Beirut Hotel (Beirut bel layl) was directed in 2011 by Lebanese film maker
Danielle Arbid. Banned from viewing in Lebanon due to mentioning the Hariri assassination in the plot, the film tells the story of Zoha, a young Lebanese singer trying to break free of her ex-husband’s influence and Mathieu, a French lawyer suspected of being a spy. Over ten days, they experience an affair made up of fear and desire, intrigue and violence. The censors claimed that “the film’s depiction of the political situation would endanger Lebanon’s security.” Since the end of the fifteen-year-long war, in 1990, Lebanese officials have been promoting a dangerous amnesia to the country’s troubles. Artists, especially filmmakers, have been continuously trying to counter that amnesia by creating works that discuss, confront, and analyze Lebanon’s tempestuous past and present.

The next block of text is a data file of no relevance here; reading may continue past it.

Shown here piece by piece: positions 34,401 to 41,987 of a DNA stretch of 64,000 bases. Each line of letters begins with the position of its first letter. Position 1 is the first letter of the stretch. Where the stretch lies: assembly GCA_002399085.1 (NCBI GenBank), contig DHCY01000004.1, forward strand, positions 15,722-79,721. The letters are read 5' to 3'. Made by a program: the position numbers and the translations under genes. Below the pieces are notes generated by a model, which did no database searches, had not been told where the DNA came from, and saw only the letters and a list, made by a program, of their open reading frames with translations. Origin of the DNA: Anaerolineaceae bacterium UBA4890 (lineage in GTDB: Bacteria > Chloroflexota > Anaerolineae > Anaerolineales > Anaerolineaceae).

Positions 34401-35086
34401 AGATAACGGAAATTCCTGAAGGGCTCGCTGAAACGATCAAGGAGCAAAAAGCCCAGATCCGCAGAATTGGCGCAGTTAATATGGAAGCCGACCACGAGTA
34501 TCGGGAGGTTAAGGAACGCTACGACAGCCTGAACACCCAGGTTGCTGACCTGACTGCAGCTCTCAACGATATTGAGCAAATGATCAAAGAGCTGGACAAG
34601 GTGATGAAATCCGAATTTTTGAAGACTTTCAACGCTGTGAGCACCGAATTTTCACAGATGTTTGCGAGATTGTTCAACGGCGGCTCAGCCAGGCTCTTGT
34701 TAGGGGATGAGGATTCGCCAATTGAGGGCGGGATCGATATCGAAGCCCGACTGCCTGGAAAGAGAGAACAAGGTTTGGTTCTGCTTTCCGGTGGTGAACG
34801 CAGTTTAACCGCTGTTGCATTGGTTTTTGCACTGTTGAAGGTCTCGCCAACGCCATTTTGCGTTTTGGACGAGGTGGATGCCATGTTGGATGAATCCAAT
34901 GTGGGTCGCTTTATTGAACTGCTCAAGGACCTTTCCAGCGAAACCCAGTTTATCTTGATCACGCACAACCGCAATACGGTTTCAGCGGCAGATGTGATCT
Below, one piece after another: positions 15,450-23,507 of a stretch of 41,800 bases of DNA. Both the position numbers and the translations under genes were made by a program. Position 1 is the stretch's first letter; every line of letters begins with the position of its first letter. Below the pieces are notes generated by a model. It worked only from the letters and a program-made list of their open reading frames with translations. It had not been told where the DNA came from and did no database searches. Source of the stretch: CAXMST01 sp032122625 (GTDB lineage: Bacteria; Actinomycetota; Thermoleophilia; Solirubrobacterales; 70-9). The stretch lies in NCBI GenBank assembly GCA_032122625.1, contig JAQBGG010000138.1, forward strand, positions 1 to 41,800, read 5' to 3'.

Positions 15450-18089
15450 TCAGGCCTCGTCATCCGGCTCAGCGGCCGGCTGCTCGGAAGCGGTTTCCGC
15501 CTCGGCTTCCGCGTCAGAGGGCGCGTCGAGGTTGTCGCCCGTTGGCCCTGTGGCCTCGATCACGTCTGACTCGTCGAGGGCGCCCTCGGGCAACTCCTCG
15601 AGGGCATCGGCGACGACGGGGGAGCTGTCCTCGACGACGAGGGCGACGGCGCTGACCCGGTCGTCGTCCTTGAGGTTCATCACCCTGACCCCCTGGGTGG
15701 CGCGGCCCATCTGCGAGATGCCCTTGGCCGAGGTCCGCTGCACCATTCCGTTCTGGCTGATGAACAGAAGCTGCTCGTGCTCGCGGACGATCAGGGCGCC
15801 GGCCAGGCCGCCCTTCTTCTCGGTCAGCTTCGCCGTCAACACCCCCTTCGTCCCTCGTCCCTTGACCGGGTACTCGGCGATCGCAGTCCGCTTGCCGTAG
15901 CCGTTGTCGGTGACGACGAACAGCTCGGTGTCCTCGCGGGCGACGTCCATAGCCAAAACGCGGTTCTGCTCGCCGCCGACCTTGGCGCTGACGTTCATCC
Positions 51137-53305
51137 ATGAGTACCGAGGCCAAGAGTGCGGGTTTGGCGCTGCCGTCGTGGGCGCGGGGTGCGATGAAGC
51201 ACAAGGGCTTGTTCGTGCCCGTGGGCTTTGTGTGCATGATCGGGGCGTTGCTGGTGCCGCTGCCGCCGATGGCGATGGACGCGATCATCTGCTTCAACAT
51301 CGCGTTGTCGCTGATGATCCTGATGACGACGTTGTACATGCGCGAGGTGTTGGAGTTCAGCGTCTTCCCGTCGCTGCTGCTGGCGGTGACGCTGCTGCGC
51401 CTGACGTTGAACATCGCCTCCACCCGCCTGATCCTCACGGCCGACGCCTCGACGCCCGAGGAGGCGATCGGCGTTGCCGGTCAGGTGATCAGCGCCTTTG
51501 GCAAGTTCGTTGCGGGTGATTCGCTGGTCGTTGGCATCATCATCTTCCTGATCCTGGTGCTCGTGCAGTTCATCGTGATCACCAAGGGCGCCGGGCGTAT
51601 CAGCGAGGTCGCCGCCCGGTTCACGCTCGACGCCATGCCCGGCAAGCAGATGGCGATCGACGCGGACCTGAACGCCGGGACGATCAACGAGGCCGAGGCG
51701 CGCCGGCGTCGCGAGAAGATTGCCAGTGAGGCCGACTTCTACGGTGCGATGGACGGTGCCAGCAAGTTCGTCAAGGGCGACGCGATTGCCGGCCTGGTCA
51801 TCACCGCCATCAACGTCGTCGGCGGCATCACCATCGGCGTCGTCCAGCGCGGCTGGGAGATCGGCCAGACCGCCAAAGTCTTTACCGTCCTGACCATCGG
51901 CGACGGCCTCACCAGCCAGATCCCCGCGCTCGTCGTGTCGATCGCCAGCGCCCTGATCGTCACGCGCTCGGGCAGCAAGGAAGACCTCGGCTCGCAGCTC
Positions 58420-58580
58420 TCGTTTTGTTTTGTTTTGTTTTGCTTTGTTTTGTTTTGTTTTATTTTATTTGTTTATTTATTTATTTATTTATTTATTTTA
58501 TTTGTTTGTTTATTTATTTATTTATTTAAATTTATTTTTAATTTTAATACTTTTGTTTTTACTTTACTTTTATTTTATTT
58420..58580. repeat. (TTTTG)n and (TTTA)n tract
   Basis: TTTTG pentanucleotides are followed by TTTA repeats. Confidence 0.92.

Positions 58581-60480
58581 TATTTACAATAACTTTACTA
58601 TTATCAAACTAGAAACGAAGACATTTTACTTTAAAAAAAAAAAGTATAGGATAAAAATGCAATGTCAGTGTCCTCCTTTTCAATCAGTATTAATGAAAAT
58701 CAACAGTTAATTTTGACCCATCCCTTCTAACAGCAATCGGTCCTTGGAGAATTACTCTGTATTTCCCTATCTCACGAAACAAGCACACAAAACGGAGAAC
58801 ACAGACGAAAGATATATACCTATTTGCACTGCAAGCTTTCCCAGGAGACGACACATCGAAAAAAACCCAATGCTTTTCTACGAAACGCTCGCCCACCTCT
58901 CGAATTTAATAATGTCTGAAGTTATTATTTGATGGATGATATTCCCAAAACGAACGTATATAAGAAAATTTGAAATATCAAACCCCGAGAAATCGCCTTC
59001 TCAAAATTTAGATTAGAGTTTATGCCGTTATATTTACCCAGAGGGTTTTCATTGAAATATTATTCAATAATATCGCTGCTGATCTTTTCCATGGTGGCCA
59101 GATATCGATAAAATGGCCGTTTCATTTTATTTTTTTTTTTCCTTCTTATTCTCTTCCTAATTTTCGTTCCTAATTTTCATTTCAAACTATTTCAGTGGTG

The Chiaroscuro International Film Series showcases international films to audiences in West Michigan. The annual film series brings an array of global subjects, in a relevant and themed format, to highlight the cultural, social and political differences around the world. The series is educational, entertaining and engaging, giving audiences the opportunity to learn about other countries through film showings and also through conversation with speakers who are knowledgeable of the subject matter, culture, and/or filmmaking process.
DetailsDate: March 10 2013
Time: 2:30 PM
Directed By: Danielle Arbid
Run Time: 109 minutes
Origin: France | Sweden | Lebanon
MPAA Rating: Not Rated
Languages: French | English | Arabic (with English subtitles)